Christina felt like “it was the ending of that little girl, the amazing child I had,” she remembers. And James thought it was just a phase, at first.

But as fall turned to winter, Zeph fell silent less often, and his confidence grew. He painted his room blue from pink, covering one wall with a space alien mural, and another with Post-it notes to himself. “It’s ok to cry. You are loved.”

The family came to realize that Sylvia Todd’s greatest project had been to figure out that he was never Sylvia Todd at all.

So the Todds all sat down and brainstormed a new name. They settled on Zephyrus. It was fun to spell, and reminded the family of a character from a musical they’d once seen in London.

“But it’s actually a Greek god,” Zeph said. “God of the west winds.”

It all seems pretty simple, in hindsight. It was anything but at the time.

“In the palette of human experience, about the best thing we can do is apply labels that almost match,” James told Zeph one day.

“Saying ‘trans boy’ probably covers 90 percent of what you are. The rest is something else that’s just you.”

Super science girls

“Do you want to just shut it down?” James asked Zeph one day. He meant the show, and Super Awesome Sylvia. To erase and move past that whole chunk of a life.

But Zeph didn’t want that.

“I was this girl role model at one point,” he said. “I didn’t want it to just end.”

So he decided to keep Sylvia alive, as art — a drawing, a brainy girl character who both is him and is not.

Zeph drew her into a comic strip, explaining his transition. He sends it to people who still write to him, asking Sylvia to make an appearance.

He sent it to an assistant principal this year, and added a note that he’d be happy to come down and talk to the students — “as Zephyrus, not Sylvia.”

The assistant principal never wrote back. No one writes back after getting the comic, Zeph said.

One day this year, he got a book in the mail. It was called “Super Science Girls!” and the author had including a note, hoping the Todds liked it.

It was simple book, written for kids, about a girl who loved science but had trouble being herself.

Zeph couldn’t bear to open it. He knew the character’s name was Sylvia — and he knew she was very much him.

The author, Ellen Langas, had interviewed Zeph about his life a couple of years earlier, before she started to write and he started to question himself. It had been Zeph’s last big project as Sylvia. Now the book was finished, and Zeph had never told Ellen that he was a boy.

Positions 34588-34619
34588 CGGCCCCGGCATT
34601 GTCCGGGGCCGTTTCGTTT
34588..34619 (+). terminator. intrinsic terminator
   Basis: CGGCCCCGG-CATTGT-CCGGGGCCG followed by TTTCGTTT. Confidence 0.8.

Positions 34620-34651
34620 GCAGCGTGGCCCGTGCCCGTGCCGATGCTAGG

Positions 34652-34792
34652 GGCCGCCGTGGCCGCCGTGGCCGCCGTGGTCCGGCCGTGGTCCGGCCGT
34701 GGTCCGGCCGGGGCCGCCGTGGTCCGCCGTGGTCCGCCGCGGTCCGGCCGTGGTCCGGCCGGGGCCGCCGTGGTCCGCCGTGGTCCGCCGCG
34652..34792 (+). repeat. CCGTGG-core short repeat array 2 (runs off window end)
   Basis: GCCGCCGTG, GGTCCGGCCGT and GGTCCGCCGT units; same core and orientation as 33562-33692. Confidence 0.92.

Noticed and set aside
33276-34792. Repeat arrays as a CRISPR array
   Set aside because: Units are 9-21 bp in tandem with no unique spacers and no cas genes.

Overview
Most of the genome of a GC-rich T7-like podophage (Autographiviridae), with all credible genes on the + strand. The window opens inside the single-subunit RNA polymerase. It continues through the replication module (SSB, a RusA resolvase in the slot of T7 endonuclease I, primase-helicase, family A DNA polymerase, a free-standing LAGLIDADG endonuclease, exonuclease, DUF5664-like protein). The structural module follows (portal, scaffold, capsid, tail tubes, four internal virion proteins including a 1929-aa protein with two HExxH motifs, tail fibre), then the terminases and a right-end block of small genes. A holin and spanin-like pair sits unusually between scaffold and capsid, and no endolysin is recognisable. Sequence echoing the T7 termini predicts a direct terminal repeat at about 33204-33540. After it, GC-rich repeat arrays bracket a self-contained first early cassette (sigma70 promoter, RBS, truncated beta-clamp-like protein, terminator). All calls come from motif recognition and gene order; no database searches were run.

It sat on Zeph’s shelf for weeks, unread. Finally, in April, he worked up the courage to send Ellen a reply.

“I deeply apologize,” he wrote.

“I’m not a girl like I thought I was, I’m a boy. Regardless of what I was born as. My name is Zephyrus now.”

“But because of that realization, it’s made everything associated with who I was very hard to deal with,” Zeph went on. “I’ve been having a hard time answering calls, and replying to emails because of the fear of explaining things. Again, I’m really sorry.”

He typed all this out and hit send, and felt a familiar knot in his stomach. But Ellen replied the next morning.

“My dear Zephyrus: I am happy for you and your family as you have discovered your true north and are following where it takes you,” she wrote, and signed off: “As always, I am your fan.”

Zeph still hasn’t read “Super Science Girls!” But he held on to that email.

Goo

Life now … well, it’s never perfect. Zeph met another trans boy in school last year. They bonded over a shared hatred of gym and started dating. He’s learning to silk screen and working on his drawings of Sylvia, and helping his little brother Dorian — one of Super Awesome Sylvia’s biggest fans — make bots of his own.

His old childhood idol Adam Savage accepted his transition without second thought at the next Maker Faire. So did many people he loved. But there are also glares in the hallways of high school, and anxious deliberations about locker rooms, and hassles with swimsuits and chest binders.

A few months ago, Zeph went with his family on his first science trip since coming out as a boy.

It was just a little expo at a college a few miles up the road, so Dorian could show off his bots.

Zeph and his boyfriend and James sat at the next table, trying to sell goo to pass the time.

To advertise, they put up the same photo of Super Awesome Sylvia and Obama, which had always drawn customers. That day, it mostly drew awkward conversations.

“Oh, who’s this person?” someone would ask, looking at the ponytailed kid in the photo.

“Well … it’s this person, right here,” James would say, and point to his son.

“But that’s a guy.”

James tried the direct explanation: “He’s a trans boy now.” He tried the vague explanation: “That’s my eldest.” Everyone walked away regardless.

Zeph endured all this mostly in silence. Until finally, he got tired of having Sylvia explained.

The next time someone looked at the photo and asked for the girl — “Oh, is she here today?” — the boy replied for himself:

“I guess.”